Corruption, bureaucracy and the difficulty of conducting commerce in an open and transparent manner make developing new business in the Middle East and North Africa particularly challenging. In this incisive World Bank report, analysts Marc Schiffbauer, Abdoulaye Sy, Sahar Hussain, Hania Sahnoun and Philip Keefer examine why Algeria, Djibouti, Egypt, Iran, Iraq, Jordan, Lebanon, Libya, Morocco, Syria, Tunisia, West Bank and Gaza, and Yemen experience high unemployment, low productivity, opaque policies and pivotal industries heavily tied to powerful politicians. The authors examine the problems that cronyism cause, using new data available in the aftermath of the Arab Spring to quantify the cost of corruption. getAbstract considers their painstaking report important reading for executives, investors, policy makers and leaders of nongovernmental organizations.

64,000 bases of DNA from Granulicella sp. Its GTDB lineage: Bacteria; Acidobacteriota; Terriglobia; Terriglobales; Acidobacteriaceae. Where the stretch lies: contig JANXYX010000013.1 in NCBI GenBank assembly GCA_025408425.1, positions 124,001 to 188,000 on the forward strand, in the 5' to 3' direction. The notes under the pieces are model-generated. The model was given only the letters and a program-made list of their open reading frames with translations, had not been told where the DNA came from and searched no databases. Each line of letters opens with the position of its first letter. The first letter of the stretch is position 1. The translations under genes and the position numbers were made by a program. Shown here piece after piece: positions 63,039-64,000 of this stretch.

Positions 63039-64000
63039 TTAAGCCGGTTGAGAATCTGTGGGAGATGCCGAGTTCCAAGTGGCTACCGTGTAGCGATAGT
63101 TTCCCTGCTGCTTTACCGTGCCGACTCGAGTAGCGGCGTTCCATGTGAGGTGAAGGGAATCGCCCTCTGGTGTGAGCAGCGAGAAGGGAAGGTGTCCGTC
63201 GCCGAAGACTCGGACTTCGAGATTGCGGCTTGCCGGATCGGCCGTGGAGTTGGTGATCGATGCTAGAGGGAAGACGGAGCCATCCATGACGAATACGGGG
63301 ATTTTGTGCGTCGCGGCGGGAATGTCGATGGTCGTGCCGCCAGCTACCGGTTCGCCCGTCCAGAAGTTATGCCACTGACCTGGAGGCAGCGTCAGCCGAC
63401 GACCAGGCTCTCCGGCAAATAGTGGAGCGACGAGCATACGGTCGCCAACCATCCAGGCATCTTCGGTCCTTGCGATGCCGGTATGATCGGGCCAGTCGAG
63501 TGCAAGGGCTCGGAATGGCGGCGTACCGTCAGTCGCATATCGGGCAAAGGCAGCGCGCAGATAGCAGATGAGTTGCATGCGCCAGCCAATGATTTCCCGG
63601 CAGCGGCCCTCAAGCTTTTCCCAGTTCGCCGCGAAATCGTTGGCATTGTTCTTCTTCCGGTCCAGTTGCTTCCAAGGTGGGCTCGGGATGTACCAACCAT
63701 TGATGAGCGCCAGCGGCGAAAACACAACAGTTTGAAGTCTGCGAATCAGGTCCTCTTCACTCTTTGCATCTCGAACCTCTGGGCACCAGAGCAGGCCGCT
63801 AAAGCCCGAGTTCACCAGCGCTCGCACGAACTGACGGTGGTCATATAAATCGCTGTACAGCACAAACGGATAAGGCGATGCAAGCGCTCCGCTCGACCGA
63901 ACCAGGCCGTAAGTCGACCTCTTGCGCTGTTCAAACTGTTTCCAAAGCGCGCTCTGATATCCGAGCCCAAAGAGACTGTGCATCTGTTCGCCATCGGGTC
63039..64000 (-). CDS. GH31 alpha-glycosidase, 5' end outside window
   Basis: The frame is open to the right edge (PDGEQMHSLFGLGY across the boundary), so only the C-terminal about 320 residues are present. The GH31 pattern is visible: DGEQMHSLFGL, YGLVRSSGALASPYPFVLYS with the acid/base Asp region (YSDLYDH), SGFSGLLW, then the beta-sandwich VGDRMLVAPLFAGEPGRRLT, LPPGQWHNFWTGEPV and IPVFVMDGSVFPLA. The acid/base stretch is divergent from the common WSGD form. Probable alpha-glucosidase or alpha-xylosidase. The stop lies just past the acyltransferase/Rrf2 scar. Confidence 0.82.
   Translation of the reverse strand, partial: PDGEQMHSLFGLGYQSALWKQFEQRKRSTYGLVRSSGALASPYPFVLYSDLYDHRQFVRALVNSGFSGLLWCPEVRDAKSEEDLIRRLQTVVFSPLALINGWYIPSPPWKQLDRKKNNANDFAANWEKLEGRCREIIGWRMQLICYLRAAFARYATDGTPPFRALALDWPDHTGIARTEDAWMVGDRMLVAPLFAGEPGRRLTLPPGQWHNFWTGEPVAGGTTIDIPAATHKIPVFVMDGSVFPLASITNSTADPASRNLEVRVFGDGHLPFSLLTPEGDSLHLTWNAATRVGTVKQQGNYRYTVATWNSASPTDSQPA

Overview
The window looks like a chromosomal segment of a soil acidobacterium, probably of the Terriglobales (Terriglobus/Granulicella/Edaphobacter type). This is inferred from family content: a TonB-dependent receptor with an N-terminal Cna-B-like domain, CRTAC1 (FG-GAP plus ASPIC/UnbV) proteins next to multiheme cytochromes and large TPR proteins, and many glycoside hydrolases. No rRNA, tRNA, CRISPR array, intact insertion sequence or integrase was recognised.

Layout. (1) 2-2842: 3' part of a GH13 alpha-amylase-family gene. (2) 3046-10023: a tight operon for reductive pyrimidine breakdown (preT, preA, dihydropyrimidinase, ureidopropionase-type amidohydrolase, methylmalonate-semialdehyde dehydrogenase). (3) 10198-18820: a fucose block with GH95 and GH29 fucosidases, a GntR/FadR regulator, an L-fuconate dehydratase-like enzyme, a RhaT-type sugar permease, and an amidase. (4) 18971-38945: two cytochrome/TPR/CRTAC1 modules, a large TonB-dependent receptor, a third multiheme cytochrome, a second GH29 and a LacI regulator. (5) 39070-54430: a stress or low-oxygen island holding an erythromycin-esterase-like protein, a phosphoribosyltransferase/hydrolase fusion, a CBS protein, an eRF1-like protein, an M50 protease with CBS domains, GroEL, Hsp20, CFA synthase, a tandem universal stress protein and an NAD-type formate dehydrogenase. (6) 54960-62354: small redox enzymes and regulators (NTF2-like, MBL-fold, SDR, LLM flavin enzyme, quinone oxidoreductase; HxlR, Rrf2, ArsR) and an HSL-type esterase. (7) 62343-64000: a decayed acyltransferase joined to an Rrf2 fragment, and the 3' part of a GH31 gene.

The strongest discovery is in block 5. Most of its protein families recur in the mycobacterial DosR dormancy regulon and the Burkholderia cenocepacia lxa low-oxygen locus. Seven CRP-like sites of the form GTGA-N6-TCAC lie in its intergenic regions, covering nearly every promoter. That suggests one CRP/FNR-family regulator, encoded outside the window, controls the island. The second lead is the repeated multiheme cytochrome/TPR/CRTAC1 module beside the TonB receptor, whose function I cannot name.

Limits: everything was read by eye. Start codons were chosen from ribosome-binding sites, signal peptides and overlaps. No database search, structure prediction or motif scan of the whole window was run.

In this summary, you will learn
- What factors hamper productivity and growth in the Middle East and North Africa,
- How political cronyism hurts labor markets and stifles competition, and
- How policy makers can foster greater and more equal growth and opportunity.
About the Authors
Marc Schiffbauer is a senior economist at the World Bank, where Abdoulaye Sy, Sahar Hussain and consultant Hania Sahnoun are economists. Philip Keefer is a principal adviser at the Inter-American Development Bank.
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